# Equality¶

Equality is a nuanced thing. If we ask the question, is the string `"hello"` the same as the string `"hello"`? What do we really mean by “the same”?

1. are they the same location in memory?

We can test any two values for exact equivalence with `eq?`.

2. for some values (numbers and strings, say) they might be in different locations in memory but they have the same value: `1` is `1` and so long as the strings are the same length (and type!) and each Unicode code point is the same in each index of the strings then they are “the same”

We can test any two values for value equivalence with `eqv?`.

3. Finally, for compound values, we can test if they are semantically the same with `equal?`.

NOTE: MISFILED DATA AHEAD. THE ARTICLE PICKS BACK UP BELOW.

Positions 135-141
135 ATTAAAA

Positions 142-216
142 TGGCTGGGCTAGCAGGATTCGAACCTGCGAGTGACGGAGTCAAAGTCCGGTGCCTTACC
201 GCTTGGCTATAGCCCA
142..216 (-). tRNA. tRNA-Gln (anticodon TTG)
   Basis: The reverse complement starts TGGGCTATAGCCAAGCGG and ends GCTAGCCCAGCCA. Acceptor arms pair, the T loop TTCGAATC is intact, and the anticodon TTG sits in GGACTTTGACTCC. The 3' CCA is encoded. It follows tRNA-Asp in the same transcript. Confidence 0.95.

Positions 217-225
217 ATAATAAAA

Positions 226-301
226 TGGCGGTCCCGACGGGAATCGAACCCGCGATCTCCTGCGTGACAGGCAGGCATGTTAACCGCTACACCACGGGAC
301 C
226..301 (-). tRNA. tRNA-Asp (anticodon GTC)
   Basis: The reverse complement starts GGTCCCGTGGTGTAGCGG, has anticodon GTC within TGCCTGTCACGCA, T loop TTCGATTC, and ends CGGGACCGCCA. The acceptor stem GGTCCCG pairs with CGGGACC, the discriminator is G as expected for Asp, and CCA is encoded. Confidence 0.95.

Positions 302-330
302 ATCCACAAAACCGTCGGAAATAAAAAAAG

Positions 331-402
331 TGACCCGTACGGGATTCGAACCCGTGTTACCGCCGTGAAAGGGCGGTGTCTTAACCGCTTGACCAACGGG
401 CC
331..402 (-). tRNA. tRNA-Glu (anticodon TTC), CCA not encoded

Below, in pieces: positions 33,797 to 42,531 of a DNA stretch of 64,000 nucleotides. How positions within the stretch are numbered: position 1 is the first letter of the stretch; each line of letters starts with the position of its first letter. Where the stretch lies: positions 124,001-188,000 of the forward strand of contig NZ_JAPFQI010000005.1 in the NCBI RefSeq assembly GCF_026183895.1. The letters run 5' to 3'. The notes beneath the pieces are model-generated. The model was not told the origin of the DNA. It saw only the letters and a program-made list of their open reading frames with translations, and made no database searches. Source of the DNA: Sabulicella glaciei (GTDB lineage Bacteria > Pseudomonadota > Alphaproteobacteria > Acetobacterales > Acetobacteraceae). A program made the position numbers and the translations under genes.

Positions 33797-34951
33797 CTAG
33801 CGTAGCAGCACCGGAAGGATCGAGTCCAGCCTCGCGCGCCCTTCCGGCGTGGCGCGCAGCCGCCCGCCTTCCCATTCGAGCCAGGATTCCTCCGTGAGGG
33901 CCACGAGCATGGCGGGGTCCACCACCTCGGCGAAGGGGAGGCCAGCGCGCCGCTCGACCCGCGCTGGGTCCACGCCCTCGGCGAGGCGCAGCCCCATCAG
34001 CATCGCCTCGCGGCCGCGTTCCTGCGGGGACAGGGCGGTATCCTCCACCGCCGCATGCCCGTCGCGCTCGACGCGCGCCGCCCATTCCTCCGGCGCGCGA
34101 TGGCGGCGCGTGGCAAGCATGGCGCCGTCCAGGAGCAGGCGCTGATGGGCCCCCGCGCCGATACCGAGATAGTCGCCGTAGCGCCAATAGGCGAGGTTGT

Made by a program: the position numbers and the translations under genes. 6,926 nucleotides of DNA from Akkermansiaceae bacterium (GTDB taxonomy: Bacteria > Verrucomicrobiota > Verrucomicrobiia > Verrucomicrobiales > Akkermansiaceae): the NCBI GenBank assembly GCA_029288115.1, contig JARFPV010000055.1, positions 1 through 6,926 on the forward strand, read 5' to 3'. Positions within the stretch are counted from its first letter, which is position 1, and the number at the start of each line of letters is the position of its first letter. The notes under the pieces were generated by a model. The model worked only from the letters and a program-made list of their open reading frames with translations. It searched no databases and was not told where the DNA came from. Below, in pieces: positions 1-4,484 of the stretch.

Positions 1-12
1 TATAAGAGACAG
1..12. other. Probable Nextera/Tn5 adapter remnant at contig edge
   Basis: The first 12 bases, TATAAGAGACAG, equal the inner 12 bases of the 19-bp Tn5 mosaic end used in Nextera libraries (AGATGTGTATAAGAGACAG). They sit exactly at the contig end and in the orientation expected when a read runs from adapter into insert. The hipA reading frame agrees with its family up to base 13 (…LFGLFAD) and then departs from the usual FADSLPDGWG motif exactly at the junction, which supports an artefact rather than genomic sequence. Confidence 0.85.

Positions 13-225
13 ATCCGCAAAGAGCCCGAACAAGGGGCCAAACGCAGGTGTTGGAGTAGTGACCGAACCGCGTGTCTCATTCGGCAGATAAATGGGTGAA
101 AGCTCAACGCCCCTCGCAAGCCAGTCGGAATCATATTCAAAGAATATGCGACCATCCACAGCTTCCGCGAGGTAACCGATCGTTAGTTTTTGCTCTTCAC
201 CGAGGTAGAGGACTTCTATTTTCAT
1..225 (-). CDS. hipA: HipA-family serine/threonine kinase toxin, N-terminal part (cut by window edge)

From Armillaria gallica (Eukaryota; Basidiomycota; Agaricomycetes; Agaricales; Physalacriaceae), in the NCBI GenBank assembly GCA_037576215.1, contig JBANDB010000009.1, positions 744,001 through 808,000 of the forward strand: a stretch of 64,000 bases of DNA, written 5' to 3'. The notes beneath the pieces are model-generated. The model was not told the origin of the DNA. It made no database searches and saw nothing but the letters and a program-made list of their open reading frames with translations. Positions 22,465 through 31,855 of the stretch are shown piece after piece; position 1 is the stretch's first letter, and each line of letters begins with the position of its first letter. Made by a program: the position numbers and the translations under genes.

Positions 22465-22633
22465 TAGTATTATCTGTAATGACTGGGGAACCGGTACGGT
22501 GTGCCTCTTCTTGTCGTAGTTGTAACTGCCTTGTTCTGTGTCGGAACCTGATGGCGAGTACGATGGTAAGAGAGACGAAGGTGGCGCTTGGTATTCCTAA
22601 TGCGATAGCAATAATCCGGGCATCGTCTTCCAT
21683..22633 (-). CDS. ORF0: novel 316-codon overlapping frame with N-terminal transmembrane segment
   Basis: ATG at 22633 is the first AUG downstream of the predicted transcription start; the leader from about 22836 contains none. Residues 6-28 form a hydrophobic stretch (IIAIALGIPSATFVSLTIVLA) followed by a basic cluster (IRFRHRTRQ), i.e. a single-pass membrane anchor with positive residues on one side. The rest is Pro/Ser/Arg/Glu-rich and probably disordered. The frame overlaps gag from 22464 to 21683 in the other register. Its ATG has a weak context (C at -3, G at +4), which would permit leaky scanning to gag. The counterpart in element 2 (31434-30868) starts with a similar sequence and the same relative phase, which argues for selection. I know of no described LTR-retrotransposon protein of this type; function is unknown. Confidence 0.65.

The Scheme R5RS standards suggests “do they print the same?”

This woolly definition reflects the tricky problem of accessing the elements of compound values in a consistent manner.

`equality.idio`
```n1 := 1
n2 := 2
n3 := 1
printf "(eq? n1 1) is %s\n" (eq? n1 1)
printf "(eq? n1 n2) is %s\n"(eq? n1 n2)
printf "(eqv? n1 n3) is %s\n" (eqv? n1 n3)

s1 := "hello"
s2 := "hello"
printf "(eq? s1 \"hello\") is %s\n" (eq? s1 "hello")
printf "(eq? s1 s2) is %s\n"(eq? s1 s2)
printf "(eqv? s1 \"hello\") is %s\n" (eqv? s1 "hello")
printf "(eqv? s1 s2) is %s\n" (eqv? s1 s2)
```
```\$ idio equality
(eq? n1 1) is #t
(eq? n1 n2) is #f
(eqv? n1 n3) is #t
(eq? s1 "hello") is #f
(eq? s1 s2) is #f
(eqv? s1 "hello") is #t
(eqv? s1 s2) is #t
```

Last built at 2023-11-09T07:11:42Z+0000 from 77077af (dev) for Idio 0.3